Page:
A Beautiful World, illustrated and told by Paul Kor, written by Yael Gover - sent by Pajama Library
My mother’s voice reading me a bedtime story is one of my most treasured early-childhood memories. Sometimes I would stay awake until after the last page had been read, disappointed it was finished. Sometimes my mother and I would talk afterwards and, after having asked her plenty of questions, I would ask her to read it to me again. Other times, I’d fall asleep mid-story. But almost always, after the story, in my dreams, the images from the book would come to me as I continued to journey using my imagination. An imagination that develops and grows more and more over time. There is no doubt that these storytime moments were helping me become who I am today. It’s quite possible that already back then, the notion that ‘no dream is out of reach’ had been planted in my mind.
And why am I telling you all this? because I have had the privilege to partner with the Pajama Library, which sent with me the first children’s book in Hebrew, which I read to the children of Israel. I read the story entitled A Beautiful World, which is so fitting for the Rakia Mission and which is also so evocative of my early childhood: “I’ve got paint and a brush, and with them I can create a perfect world: I can create a sky and water, a Moon, a lush garden and stars above - but what can I add? And what is missing? And what is hidden in each page?” These words are taken from the author Paul Kor (1), who takes his audience of children on a journey of color and a love of nature and the creatures that fill it. He invites them to create the world, using the paints and the paintbrush, beginning with the dark black and arriving finally at magnificent color, trees, flowers, animals and surprises.
And isn’t this exactly what we are all doing here - the astronauts, the space scientists and makers of the devices that allow life in space? All on board a station not anchored to solid ground, and which - like a star - is traveling at high speed orbiting Earth 16 times each day. We reach for other stars, we wish to create life there too, with trees and flowers and other surprises.
When I came on board the Space Station I said that this was the first time Hebrew had been spoken there. But to read a magical Hebrew story for tens of thousands of children, children who will be listening to it for the first time and for whom it will open a door to their imagination – indispensable for child development and for shaping their character – encouraging them to carry on the quest for creation and conversation, that is what excites me the most. I consider this a mission: to make my own contribution toward exposing children to the possible worlds of imagination, hidden among the pages of books - with the help of the Pajama Library.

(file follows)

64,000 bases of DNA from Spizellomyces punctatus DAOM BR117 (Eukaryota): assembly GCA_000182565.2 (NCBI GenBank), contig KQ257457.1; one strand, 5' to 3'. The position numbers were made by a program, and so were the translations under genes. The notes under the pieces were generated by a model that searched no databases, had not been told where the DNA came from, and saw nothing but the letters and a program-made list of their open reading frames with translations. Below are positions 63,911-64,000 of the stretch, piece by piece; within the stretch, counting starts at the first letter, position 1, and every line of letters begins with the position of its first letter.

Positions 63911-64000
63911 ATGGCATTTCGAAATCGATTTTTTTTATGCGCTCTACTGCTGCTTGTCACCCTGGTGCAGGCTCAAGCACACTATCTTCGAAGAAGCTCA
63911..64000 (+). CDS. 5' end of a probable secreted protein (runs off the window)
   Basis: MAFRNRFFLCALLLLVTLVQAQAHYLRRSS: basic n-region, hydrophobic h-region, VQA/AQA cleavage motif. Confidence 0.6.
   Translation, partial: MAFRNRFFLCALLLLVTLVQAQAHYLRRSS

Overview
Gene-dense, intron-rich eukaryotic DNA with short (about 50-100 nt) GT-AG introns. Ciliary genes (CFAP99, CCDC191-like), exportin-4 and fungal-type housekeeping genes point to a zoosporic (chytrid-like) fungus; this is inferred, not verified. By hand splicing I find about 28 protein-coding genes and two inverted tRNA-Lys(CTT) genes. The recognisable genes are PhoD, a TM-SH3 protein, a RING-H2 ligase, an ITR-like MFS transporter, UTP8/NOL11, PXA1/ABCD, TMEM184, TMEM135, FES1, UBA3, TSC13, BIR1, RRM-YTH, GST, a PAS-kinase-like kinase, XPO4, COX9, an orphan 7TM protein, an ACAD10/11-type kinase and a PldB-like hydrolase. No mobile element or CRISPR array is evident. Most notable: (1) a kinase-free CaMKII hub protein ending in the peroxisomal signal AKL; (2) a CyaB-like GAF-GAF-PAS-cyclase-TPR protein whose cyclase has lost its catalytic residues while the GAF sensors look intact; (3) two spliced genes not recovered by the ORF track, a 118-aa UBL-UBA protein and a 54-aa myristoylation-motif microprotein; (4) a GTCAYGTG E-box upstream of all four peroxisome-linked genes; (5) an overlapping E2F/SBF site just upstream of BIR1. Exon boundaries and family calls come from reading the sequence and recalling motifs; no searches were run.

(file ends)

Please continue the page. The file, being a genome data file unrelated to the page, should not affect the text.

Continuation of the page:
For any parents not yet familiar with it: The Pajama Library is a program intended to instill the love of reading and books in the hearts of children, and to stimulate discussions of Jewish-Israeli values and heritage within the family and in educational settings. The program, which was founded in Israel by the Keren Grinspoon Israel Foundation, is based on the successful PJ Library program, which provides thousands of books relating to Jewish culture to families in communities throughout the United States, Canada and other countries.
The library operates in hundreds of thousands of kindergartens and first and second grades in State, State-Religious and Special Education schools. Each month a new book is introduced to participants in the Program and after conducting a creative, experiential activity related to the book, each child is given a copy to take home as a gift to the family library. The books include suggestions for creating a conversation and play dynamic with the parents, thereby deepening the understanding of the underlying values in the book.
The Pajama Library has set itself a formidable challenge, consistent with the vision of the Ramon Foundation – to create a broad cultural common ground among children and families in Israel. Together we will succeed – after all, no dream is out of reach.
Yours, shortly before bidding farewell to the International Space Station,
(1) Paul Kor, 1926-2001, Israel- Artist, Illustrator, and Author - was born Paul Kornovsky in Paris, France to a family which immigrated there from Poland. He grew up in a secular Jewish home. His father, Isaac, was murdered in the Holocaust in Auschwitz. Paul the boy was smuggled out during the war, together with his brother, to Geneva Switzerland, where he remained as a refugee in a refuge for Jewish children until after the war.
A Beautiful World was told and illustrated by Paul Kor. It was written by Yael Gover and joins a long list of other books by Paul Kor, including Caspion the Little Fish, The Elephant who Wanted to be the Best, Little Frog, Go to Sleep - all of which have become indispensable in any children’s library.